La Liga title race hanging on El Clasico result

Barcelona's head coach Luis Enrique throws a ball during the Spanish La Liga soccer match between FC Barcelona and Real Madrid at the Camp Nou stadium in Barcelona, Spain, Saturday, Dec. 3, 2016. The match ended in a 1-1 draw. (AP Photo/Francisco Seco)
(AP Photo/Francisco Seco)

The 174th league installment of Spain’s Clasico between Real Madrid and Barcelona kicks off this weekend, as if you weren’t aware. Following a dizzying couple of midweek Champions League fixtures that saw Real Madrid advance to the semifinals and Barcelona fail to, everyone’s attention, at least for the time being, turns to the old derby.

And with just six weeks left in the La Liga season, Sunday’s clash will either excitedly extend or completely obliterate the Primera title race. So yeah, it’s important.

2016-17’s La Liga title race has unceremoniously been branded as “the trophy that nobody wants to win.” It’s true, in part. At numerous moments of divergence, both giants have squandered every opportunity to either bury or alert the other (with Madrid doing the burying and Barca the alerting within the analogy).

Just recall, it was only a fortnight ago that Madrid dropped points in the Madrid derby early in the day only for Barca to shoot themselves in their own foot hours later against Malaga. Likewise, it feels as if Madrid are on a mission to turn every mickey mouse fixture against a bottom half Liga side into a 15-round heavyweight bout.

Coming into this weekend, however, it’s clear that any notable Clasico advantage lies in the capital. Zidane’s men haven’t lost in their last thirteen total matches and just beat Bayern Munich twice in one week. Barca, on the other hand, have dropped two of their last four, with their only win being a narrow 3-2 victory over Real Sociedad. Madrid may have looked unconvincing at times in recent months, but Barca have looked virtually unrecognizable.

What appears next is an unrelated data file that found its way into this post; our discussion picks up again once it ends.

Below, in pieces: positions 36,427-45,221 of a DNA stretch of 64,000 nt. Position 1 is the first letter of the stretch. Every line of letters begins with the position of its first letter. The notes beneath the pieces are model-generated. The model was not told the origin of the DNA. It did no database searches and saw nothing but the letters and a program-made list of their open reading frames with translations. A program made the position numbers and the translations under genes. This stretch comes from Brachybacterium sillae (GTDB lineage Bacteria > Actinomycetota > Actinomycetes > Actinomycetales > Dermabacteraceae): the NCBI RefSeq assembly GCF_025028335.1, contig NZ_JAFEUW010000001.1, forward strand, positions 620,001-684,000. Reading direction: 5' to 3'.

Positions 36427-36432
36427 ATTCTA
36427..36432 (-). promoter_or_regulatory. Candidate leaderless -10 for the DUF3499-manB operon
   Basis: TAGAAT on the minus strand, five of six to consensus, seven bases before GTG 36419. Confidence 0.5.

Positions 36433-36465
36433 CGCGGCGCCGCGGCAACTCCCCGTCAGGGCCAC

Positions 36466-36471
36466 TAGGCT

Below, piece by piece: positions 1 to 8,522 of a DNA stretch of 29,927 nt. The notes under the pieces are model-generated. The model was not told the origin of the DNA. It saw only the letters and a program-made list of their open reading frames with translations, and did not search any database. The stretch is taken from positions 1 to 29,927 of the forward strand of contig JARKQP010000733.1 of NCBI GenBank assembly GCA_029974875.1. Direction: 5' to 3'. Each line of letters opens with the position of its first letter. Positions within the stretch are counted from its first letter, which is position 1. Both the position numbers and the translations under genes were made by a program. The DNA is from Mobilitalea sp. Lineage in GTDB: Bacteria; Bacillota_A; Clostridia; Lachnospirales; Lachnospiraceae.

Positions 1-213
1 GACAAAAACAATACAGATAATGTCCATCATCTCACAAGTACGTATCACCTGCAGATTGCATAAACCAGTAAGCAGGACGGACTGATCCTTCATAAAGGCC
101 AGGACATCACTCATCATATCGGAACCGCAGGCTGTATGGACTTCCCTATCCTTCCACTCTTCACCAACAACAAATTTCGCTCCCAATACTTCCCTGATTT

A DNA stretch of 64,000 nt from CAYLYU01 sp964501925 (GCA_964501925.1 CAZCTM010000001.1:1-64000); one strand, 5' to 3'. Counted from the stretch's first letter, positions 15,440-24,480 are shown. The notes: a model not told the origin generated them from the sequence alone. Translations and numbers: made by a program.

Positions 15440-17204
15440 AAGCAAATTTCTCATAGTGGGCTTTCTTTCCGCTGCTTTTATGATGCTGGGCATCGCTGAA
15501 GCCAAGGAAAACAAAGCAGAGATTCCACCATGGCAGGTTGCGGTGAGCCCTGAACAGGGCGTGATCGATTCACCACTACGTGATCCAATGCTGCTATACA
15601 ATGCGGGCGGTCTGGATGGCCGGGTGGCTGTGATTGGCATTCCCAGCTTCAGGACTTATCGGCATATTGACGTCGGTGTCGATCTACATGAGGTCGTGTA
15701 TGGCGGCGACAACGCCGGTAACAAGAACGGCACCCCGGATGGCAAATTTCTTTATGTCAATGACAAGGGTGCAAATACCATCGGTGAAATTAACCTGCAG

Add on the fact that Neymar — besides Lionel Messi, Barcelona’s most influential player this season — failed to have his red card from the Malaga loss rescinded, and that Madrid’s flashy superstar, Gareth Bale, will be returning from injury just in time for kickoff, and it’s clear that all signs point towards a White Sunday.

If there’s a consolatory point for the Catalans, it’s that perhaps being knocked out of Europe has a liberating effect on their players. A long shot, but it’s at least somewhat justified to believe that Madrid might have an eye turned towards Juventus. This could very well manifest itself through complacency or even the resting of crucial players.

Still, although most would have you believe that La Liga is over and done with, it’s not. Sure, in most years a league-leading Madrid side who are three points clear with a game-in-hand would be a veritable foregone conclusion. After all, both Madrid and Barca typically go full league campaigns without experiencing any huge, extended collapse of form; although Spain’s Primera is plenty competitive top-to-bottom, the juggernauts at the top remain very damned difficult to topple.

But this isn’t most years. In fact, more than any season of the last decade, 2016-17 has become a showcasing of two giants at the top who just can’t quite snatch the crown for themselves.

Therefore, while Madrid have what we’d usually consider a stranglehold on La Liga’s top spot, they cannot entirely be trusted. Furthermore, if there’s a time for Zidane’s bend-but-don’t-break Merengues to finally break, it’s probably right about now, amid a brutal, late-season fixture congestion. Because of this, it’d be improper for anyone — player, coach, pundit or otherwise — to approach this weekend with any flippancy.

Still, this Madrid side, although erratic and mysterious, do have a destiny-like aura surrounding them. Despite lackluster displays on many occasions this Primera season, Zidane’s boys have managed to wrestle W’s away from a combative universe on countless occasions, be it through an inexplicable BBC cameo, or an Isco masterclass, or the Hollywood-scripted Sergio Ramos late jackmove.

It’s caused people like The Guardian’s Sid Lowe to christen them “the most overrated and underrated team in Europe.” But while they’ve consistently found themselves in positions to lose match after match after match, they haven’t indeed lost them. That’s the stuff of magic and, according to some, villainy. It’s also the stuff of champions.

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